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* Petronas re-thinks portfolio after “great reset”
* Shell still sees “huge future” in hydrocarbons
* Vitol calls on energy industry to invest more in CCS
* Carbon pricing key for CCS to take off – Citi
SINGAPORE, Sept 15 (Reuters) – The economic trauma caused by the coronavirus pandemic has pushed energy companies to step-up investment in renewables, hydrogen and other low carbon alternatives, but fossil fuels will be their dominant business for the foreseeable future, industry executives said.
Reeling from the onset of the pandemic, global oil consumption shrank by more than 20% in the second quarter and prices hit their lowest in decades, making companies rethink how fast they should make the transition away from reliance on oil and gas.
“Everyone’s talking about this great reset … What do we need to do to survive this?” Arif Mahmood, Petronas’ executive vice president and CEO of downstream, said at the virtual Platts APPEC 2020.
“Energy transition will be pushed forward much faster,” he concluded.
The Malaysian state energy company posted a $5 billion loss in April-June and has set up a team to reshape its portfolio and expand in solar and wind for power generation.
Malaysia is the world’s fourth largest exporter of liquefied natural gas, and Petronas would maintain its “gas agenda”, Arif said, noting that the company was about to begin operations at a second floating LNG plant in Malaysia, and it was also working on an LNG joint venture in Canada.
Oil majors such as BP have set ambitious targets while Chinese state energy companies tiptoed into renewables as they continue to prioritize hydrocarbons for China’s energy security needs.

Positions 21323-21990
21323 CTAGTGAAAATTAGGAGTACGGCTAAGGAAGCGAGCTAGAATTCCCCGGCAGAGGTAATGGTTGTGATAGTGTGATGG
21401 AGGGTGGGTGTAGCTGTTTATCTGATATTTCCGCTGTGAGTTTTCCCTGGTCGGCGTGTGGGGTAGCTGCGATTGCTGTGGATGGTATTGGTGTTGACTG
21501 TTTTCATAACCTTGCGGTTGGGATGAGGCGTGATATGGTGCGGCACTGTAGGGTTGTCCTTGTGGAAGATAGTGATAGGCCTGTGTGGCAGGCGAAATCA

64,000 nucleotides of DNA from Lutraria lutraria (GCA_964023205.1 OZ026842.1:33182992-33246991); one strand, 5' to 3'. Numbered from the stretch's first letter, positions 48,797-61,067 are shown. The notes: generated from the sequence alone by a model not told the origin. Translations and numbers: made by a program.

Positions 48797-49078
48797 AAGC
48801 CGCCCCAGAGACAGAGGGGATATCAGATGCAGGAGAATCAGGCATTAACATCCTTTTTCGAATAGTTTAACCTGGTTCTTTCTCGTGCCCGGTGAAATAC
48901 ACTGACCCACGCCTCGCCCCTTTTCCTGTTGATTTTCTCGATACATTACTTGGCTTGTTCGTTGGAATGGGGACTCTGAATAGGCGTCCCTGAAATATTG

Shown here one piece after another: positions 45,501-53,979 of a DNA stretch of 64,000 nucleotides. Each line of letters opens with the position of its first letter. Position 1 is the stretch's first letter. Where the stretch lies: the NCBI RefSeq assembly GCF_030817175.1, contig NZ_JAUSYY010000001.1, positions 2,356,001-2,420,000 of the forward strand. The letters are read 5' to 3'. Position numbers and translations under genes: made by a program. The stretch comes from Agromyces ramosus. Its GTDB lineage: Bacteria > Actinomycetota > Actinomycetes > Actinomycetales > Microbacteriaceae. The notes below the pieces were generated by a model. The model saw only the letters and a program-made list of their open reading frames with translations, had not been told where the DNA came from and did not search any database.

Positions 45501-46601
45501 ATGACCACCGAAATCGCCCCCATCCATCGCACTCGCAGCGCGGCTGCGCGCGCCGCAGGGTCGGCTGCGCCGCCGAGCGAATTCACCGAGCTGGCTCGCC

Besides expanding into solar and wind for power generation, more energy companies are researching blue hydrogen produced from natural gas and using carbon capture and storage (CCS) to reduce emissions in the process. The hydrogen could be used in power plants and fuel cell vehicles.
Royal Dutch Shell is involved in biomethane, biofuels and hydrogen and has done “significant work” on CCS as the energy major strikes a balance between energy transition and its core hydrocarbons business, Mark Quartermain, Shell’s vice president of crude trading & supply, told the conference.
“We’ve got to make sure we don’t ignore the fact that oil and gas are going to remain essential fossil fuels,” Quartmain said, before adding that going forward there will greater focus on climate change and energy transition.
“When it comes to energy transition we need to be in these markets,” Quartermain said.
Heads of research at commodity trader Vitol and Citigroup expect CCS to be the next key area of development.
“Hydrogen and carbon capture are more likely in short term to be contributing to decarbonization,” Giovanni Serio, Vitol’s global head of research, said, calling on the industry to invest more in CCS.
“Some countries are finding ways through credit systems and other mechanisms to price carbons…It’s what’s really needed for carbon capture to take off,” Ed Morse, managing director and global head of commodities research at Citigroup said.
However, “the cost structure of hydrogen is just not competitive enough…it’s there but it could be end of the decade phenomenon,” Morse said.
In the refining and petrochemical sectors, companies are exploring biofuels, producing chemicals for products that are more widely used in the pandemic such as gloves and for recyclable materials, industry executives said at APPEC. (Reporting by Florence Tan, Chen Aizhu and Koustav Samanta; Editing by Simon Cameron-Moore)